FILE PHOTO: A combination image of satellite photos shows Jiangnan Shipyard in Shanghai, China on October 3, 2018, April 17, 2019 and September 18, 2019. Mandatory credit CSIS/ChinaPower/Maxar Technologies and Airbus 2019/Handout via REUTERS

The images of the Jiangnan shipyard outside Shanghai were taken last month and provided to Reuters by the non-partisan Center for Strategic and International Studies (CSIS), building on satellite photos it obtained in April and September last year.

Noting a series of pre-fabricated sections, bulkheads and other components stacked nearby, CSIS analysts say the hull should be finished within 12 months, after which it is likely to be moved to a newly created harbor and wharf before being fitted out.

The vast harbor on the Yangtze River estuary, including a wharf nearly 1 kilometer long and large buildings for manufacturing ship components, is nearly complete. Much of the harbor area appeared to be abandoned farmland just a year ago, according to earlier images CSIS analyzed.

It dwarfs an existing harbor nearby, where destroyers and other warships are docked.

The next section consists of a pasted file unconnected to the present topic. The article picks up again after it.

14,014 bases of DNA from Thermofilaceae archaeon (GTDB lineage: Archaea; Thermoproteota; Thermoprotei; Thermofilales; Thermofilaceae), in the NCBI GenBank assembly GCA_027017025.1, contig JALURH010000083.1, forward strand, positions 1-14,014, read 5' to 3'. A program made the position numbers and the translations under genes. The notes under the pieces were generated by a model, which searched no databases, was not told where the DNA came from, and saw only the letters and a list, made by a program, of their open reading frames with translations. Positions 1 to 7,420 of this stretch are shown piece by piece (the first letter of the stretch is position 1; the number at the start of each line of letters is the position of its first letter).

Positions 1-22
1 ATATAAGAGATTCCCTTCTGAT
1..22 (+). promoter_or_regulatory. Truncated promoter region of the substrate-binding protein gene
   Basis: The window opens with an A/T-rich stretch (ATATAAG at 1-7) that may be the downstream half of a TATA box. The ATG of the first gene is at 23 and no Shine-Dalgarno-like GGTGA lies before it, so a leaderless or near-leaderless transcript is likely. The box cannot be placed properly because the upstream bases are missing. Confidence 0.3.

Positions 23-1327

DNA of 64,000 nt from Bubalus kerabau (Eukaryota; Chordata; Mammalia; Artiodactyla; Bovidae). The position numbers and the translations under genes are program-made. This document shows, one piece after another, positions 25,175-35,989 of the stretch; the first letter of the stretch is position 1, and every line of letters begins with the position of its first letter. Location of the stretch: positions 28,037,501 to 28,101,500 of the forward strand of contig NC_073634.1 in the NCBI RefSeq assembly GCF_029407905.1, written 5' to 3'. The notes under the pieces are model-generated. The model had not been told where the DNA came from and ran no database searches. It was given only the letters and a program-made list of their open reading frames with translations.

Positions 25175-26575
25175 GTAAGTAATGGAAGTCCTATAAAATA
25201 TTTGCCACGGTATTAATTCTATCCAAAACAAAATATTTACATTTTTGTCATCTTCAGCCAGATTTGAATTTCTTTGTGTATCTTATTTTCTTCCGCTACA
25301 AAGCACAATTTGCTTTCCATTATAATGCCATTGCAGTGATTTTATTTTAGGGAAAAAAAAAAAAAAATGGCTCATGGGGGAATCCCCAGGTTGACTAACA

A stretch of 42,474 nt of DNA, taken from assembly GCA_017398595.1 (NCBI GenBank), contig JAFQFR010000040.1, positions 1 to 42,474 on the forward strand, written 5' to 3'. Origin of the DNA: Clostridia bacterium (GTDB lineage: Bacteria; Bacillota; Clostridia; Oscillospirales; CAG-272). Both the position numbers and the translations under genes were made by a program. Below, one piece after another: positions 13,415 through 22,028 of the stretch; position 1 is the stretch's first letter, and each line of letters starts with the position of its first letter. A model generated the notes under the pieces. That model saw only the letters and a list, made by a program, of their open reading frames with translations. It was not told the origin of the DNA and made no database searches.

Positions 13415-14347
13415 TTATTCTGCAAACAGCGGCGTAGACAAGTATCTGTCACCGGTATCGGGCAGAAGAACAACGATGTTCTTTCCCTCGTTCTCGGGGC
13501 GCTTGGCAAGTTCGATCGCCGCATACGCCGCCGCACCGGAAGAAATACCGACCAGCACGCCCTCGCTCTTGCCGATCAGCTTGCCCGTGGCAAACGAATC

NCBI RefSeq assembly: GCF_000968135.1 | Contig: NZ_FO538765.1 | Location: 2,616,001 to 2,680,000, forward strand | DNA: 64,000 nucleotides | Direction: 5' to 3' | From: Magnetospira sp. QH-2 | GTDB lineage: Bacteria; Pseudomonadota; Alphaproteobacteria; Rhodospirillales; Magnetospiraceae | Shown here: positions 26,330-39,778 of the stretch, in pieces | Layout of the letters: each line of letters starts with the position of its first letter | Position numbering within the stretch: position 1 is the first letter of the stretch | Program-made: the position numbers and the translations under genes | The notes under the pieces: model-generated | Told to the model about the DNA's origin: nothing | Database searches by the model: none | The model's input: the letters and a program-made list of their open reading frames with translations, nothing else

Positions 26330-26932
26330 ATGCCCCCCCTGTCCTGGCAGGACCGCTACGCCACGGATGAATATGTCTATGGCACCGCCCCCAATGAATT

We can see slow but steady progress on the hull, but I think the really surprising thing these images show is the extensive infrastructure buildup that has gone on simultaneously,” said CSIS analyst Matthew Funaiole.

It is hard to imagine all this is being done for just one ship,” he added. “This looks more like a specialized space for carriers and or other larger vessels.”

Singapore-based military analyst Collin Koh said the modern, purpose-built facility on a sparsely populated island in the Yangtze may provide better security than the congested shipyards of Dalian in northern China. It could also help deepen co-operation between commercial and military shipbuilders.

The London-based International Institute for Strategic Studies noted this year that China’s military shipyards were focusing increasingly on larger surface warships, “adding to the sense that Chinese naval-capability development may be entering a new phase.”

China’s navy has recently launched four large Type 055 cruisers and its first large helicopter carrier, known as the Type 075.


China’s military has not formally announced the plans for the third carrier, designated Type 002, but official state media have said it is being built.

The Pentagon said it in its annual survey of China’s military modernization, published in May, that work on the third carrier had begun.

China’s Ministry of Defence did not respond to questions from Reuters.

Funaiole said the latest images appeared to confirm the earlier photos, which suggested the latest carrier would be somewhat smaller the 100,000-tonne “supercarriers” operated by the U.S. but larger than France’s 42,500-tonne Charles de Gaulle.